But boys need to know what the rules are with girls, particularly when they’ve been drinking: where the line is that you shouldn’t cross, and you should take her home and put her to bed ALONE as you would for a friend or a sister. And of course, on the flip side, girls need to be aware of the difference between ‘I completely blacked out’ and ‘I remember saying no and him carrying on’ and ‘I wish to God I hadn’t done that.’ The last is often another symptom of poor sex education and females feeling that they are expected to have sex with someone after they’ve reached a certain point, that if they say no, it could get nasty, or just not knowing how to say no. This is a horrible situation to find yourself in: you’re out with friends and you’re kissing a boy, someone you know or someone you’ve just met, and suddenly it’s the end of the night and your friends have disappeared because they expect you to be going home with him, or he turns to you and says: ‘I won’t kiss you anymore unless you go home with me,’ and you’re young and confused and, yes, maybe you’ve had a drink, and even though what was fun a few minutes ago now feels scary and half of your brain is aware that the correct response to this, the response you’re going to wish you’d said for years, the response you will give when you’re older and understand yourself better, that response is: ‘Oh- well in that case, feel free to catch the next bus to FUCK OFF,’ but you don’t know how to say no and the only card you’re being shown is one that says this is expected of you, that you owe this person something, so you go through with it even though you keep thinking all the way home you should tell him to take a hike and when you get to the house you have to excuse yourself to sit in the bathroom and swallow a panic attack before you go ahead. And you find your voice too late, an hour later, when he asks if you want him to stay and you say: ‘Actually, I’d really rather you left,’ because all at once you need to be alone to nurse the aching shame that comes with not understanding how you couldn’t say no to something you’re not sure that you wanted, just because everything was pointing you towards giving in as the easiest, somehow safer, option. Of course, I don’t know what this situation looks like from the male perspective. It may be just as awkward and weird and uncomfortable for men as it is for women. Either way, we need to work it out.

I have strayed a long way from the initial point of this article, because when I start talking about these issues every point I want to make uncovers another layer of the problem. It all comes down to needing better understanding of ourselves, and of sex, and teaching people that we are all equal and nobody is ever allowed to force anyone to do anything. Most of us know now that too often the blame for rape is put on women – for not wearing enough clothes, or putting themselves in dangerous situations. Alcohol does increase the possibility of engaging in risky behaviour, and we should all be careful of that, but equally we should be building a society which makes it safer for women to get drunk in public, or to wear skimpy clothes, or to walk home alone. Nobody is entitled to expect sex from somebody else, and nobody should be forced into it, or to feel that they have to ‘give in’ and sleep with someone, in any context, whether you’ve only just met or you’ve been in a relationship for years. It is always your choice.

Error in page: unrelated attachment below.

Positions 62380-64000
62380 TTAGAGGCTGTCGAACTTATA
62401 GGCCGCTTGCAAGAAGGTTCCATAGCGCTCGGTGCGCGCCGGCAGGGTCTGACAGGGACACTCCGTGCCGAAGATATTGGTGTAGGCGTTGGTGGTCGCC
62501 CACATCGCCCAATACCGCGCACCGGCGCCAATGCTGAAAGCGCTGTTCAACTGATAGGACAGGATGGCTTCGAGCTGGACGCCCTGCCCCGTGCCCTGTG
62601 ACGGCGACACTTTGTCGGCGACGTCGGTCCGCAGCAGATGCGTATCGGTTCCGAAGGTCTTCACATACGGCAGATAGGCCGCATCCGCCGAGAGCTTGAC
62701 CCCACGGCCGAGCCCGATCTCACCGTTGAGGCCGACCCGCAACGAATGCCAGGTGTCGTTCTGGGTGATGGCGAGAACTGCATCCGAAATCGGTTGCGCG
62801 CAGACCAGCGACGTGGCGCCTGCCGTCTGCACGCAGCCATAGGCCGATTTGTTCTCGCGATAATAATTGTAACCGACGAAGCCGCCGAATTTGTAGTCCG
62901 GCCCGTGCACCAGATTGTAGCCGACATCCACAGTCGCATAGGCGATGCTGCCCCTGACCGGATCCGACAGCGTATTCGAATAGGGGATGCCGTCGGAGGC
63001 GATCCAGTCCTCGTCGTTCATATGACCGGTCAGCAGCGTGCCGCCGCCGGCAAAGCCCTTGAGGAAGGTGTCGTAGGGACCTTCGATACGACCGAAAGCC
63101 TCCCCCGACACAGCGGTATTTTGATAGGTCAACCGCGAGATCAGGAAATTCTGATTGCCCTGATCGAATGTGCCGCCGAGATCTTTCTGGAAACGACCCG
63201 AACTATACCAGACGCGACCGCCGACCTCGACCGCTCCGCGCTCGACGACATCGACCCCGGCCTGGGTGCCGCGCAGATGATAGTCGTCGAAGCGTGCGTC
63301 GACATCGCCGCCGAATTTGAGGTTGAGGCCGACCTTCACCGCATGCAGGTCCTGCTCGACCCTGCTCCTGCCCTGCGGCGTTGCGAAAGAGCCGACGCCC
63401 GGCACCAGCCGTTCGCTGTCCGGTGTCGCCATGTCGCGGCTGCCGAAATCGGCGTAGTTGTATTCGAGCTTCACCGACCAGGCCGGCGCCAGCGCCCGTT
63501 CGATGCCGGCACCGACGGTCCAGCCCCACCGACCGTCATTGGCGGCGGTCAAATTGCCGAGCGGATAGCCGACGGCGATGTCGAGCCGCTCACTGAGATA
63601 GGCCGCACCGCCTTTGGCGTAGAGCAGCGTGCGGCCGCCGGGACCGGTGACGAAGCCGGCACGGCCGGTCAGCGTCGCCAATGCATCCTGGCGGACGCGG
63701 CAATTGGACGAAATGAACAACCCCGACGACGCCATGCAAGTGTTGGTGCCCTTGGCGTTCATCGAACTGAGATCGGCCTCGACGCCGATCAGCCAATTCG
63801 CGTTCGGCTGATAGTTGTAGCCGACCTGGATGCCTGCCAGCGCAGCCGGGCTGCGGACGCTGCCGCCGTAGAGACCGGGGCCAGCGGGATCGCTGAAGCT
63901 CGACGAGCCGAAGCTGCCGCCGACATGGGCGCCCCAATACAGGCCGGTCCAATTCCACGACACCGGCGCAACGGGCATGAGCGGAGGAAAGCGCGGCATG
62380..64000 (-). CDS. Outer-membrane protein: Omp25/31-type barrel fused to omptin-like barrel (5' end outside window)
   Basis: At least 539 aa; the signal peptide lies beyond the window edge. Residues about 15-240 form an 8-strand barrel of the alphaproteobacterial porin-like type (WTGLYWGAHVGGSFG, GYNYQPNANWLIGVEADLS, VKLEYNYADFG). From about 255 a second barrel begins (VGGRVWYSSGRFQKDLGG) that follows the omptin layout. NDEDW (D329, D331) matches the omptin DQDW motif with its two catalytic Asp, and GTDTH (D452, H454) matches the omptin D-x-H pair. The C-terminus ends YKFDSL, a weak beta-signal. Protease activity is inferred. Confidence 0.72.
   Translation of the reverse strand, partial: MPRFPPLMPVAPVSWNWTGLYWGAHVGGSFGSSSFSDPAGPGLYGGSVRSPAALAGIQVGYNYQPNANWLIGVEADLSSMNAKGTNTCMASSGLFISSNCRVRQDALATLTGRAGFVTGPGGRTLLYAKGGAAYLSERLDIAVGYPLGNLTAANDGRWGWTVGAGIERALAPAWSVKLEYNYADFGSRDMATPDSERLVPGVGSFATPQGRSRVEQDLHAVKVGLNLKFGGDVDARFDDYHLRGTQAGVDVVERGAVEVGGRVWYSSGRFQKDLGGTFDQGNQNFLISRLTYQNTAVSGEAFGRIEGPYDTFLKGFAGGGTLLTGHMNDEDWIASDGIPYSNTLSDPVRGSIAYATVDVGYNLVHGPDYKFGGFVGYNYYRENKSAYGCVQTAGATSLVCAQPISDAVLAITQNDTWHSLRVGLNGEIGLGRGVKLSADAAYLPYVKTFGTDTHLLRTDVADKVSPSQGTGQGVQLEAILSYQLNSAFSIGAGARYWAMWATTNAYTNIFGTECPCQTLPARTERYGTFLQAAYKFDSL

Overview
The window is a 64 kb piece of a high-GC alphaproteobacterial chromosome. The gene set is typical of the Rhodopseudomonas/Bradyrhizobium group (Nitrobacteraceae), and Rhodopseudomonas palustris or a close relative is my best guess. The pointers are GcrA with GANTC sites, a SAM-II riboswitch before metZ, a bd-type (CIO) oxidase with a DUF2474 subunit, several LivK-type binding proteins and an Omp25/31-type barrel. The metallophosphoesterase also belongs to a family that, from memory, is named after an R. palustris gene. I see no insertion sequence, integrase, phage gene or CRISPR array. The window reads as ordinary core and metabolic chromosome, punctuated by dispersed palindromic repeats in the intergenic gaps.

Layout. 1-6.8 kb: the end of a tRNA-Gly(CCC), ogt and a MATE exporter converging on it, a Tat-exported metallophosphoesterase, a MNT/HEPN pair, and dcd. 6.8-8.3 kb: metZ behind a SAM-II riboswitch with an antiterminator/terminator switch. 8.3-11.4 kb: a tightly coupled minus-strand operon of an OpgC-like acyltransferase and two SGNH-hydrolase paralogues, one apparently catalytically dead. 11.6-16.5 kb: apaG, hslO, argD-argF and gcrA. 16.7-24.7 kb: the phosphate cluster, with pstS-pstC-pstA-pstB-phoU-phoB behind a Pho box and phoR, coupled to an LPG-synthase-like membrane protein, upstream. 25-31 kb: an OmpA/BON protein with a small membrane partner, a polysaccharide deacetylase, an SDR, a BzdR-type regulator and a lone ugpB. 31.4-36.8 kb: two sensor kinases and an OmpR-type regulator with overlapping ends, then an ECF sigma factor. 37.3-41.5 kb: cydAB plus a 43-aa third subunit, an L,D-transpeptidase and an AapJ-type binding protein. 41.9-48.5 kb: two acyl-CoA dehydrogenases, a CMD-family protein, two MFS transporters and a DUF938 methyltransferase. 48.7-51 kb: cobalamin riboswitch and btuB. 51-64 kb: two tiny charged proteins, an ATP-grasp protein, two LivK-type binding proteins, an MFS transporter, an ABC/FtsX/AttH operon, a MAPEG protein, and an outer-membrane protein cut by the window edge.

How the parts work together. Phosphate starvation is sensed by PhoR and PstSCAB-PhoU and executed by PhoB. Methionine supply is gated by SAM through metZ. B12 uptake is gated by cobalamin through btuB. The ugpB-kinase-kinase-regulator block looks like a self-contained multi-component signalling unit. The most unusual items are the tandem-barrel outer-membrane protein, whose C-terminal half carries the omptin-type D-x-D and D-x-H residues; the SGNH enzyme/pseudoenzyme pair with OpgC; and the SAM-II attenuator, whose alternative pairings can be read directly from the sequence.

Here are those links again for Sexual Guides. Both very interesting and worth a read.

Sexual Guide for Boys

Sexual Guide for Girls

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One thought on “Why we Need Better Sex Education

  1. I’m a woman and when my sister was young I asked about her sex education in school (we’re from Australia were we teach sexual education in our schools) and she knew a lot about the mechanics of sex but no one had spoken to her about the emotions involved, what are good and bad relationships, etc. We started have talks about the emotional aspects of sex and relationships. Also, she didn’t have practical understanding about how to put a condom on, how to get the Pill, etc – I wasn’t going to leave it all up to the knowledge and fumbling of a teenage boy. So I showed her how to put on a condom, we talked about other forms of birth control and about positive, loving relationships. I wasn’t in any way pushing her to become sexually active, I just wanted her to have options and be able to protect herself. One of the best things I’ve ever done.